15 Most Common Ways To Accidentally Kill Your Chickens

Chicken farming isn’t a terribly difficult thing to do. In fact, it’s downright easy. But when you’re new to raising animals at home, mistakes can happen, and they can be costly. In this article, we’re going to go over some of the most common chicken killing mistakes made by novices and experts alike.

Poison and Chemicals

Chickens are susceptible to many diseases and health problems, but they can also be killed by poisoning or chemicals. If you accidentally kill your chickens with poison or chemicals, don’t worry too much; it happens to the best of us! Here are some tips on how to prevent accidental chicken death in the future:

Don’t use insecticides on your flock. This is probably the most common method of killing chickens that people do not realize is harmful to them. Insects can carry diseases and parasites that can be harmful to your flock. If you want to keep insects away from your chickens, try using natural repellants like garlic oil or peppermint oil around their coop instead of spraying toxic insecticides onto their bodies.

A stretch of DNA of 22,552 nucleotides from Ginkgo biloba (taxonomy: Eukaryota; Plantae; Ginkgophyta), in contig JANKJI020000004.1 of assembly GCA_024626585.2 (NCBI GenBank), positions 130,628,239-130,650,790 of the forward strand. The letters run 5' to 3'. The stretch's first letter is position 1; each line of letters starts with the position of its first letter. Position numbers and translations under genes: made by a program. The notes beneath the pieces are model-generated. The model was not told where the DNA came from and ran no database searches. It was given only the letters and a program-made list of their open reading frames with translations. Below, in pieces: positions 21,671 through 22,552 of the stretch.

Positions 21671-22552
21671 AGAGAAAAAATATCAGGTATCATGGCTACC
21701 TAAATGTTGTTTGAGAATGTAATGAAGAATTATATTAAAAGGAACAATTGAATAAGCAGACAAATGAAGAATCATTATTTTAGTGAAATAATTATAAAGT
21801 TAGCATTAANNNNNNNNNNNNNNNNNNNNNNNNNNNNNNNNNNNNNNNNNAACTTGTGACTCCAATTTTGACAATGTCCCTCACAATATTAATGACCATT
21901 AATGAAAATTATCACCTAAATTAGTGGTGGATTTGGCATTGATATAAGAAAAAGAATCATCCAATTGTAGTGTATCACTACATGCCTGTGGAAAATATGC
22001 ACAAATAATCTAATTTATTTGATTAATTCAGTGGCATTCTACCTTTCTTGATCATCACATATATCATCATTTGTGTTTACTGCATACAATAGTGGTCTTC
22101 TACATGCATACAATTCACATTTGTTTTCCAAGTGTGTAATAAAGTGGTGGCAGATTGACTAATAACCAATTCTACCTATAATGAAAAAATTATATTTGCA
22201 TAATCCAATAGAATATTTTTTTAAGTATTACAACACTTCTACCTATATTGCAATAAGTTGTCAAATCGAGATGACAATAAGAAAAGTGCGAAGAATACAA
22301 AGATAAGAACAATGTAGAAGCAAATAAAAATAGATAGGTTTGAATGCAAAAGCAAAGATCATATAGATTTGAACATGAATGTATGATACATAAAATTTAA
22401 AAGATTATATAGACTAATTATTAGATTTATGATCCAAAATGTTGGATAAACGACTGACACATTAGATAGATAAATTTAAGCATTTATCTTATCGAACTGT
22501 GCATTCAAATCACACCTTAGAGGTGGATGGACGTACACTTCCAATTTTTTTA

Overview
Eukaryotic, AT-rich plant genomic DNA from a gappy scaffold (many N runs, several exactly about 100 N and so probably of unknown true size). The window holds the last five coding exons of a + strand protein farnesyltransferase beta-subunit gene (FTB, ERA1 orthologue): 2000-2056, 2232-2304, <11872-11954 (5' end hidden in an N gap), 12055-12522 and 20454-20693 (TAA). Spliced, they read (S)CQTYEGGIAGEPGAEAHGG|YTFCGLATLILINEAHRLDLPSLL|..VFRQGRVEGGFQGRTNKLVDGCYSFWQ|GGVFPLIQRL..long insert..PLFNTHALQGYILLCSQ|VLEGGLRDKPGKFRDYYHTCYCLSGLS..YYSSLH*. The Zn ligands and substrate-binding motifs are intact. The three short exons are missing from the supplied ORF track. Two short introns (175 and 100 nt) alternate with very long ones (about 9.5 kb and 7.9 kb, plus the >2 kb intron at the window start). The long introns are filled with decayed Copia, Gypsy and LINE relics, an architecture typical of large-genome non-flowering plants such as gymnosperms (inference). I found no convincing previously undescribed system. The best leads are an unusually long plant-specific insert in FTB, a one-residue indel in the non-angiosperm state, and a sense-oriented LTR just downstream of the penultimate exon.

Clean up after yourself when you’re working around the coop. This includes cleaning up rat poison if there happen to be rats around because this is another common way people accidentally kill their chickens. You should also be careful about what kind of fertilizers or herbicides you use around the coop as well because the chemicals in them are poisonous to the chickens.

Coop Fires

Chickens are great pets, but they’re also quite fragile. Because of this, you need to make sure that your chicken coop is fire-resistant. But what do you do if the unthinkable happens? What if your chicken coop catches fire?

If your chicken coop catches fire, there’s no way around it — you’ll have to put it out. While it’s important to put out the flames quickly, it’s also important not to panic. If you can’t put out the fire yourself, call 911 immediately and let them know exactly what happened.

Here are some tips for putting out a chicken coop fire:

1. Call 9-1-1 immediately and let them know exactly where you are, who else is there, and what has happened so far. This will help them get there faster and avoid getting lost on their way to your location

2. If the fire is small and simple (and not spreading), use water from a bucket or hose to douse it until it goes out completely

3. If there isn’t any water available nearby, use dirt or sand instead – anything that won’t cause more damage than what already exists

Cats and Dogs

Many people who raise chickens have cats and dogs.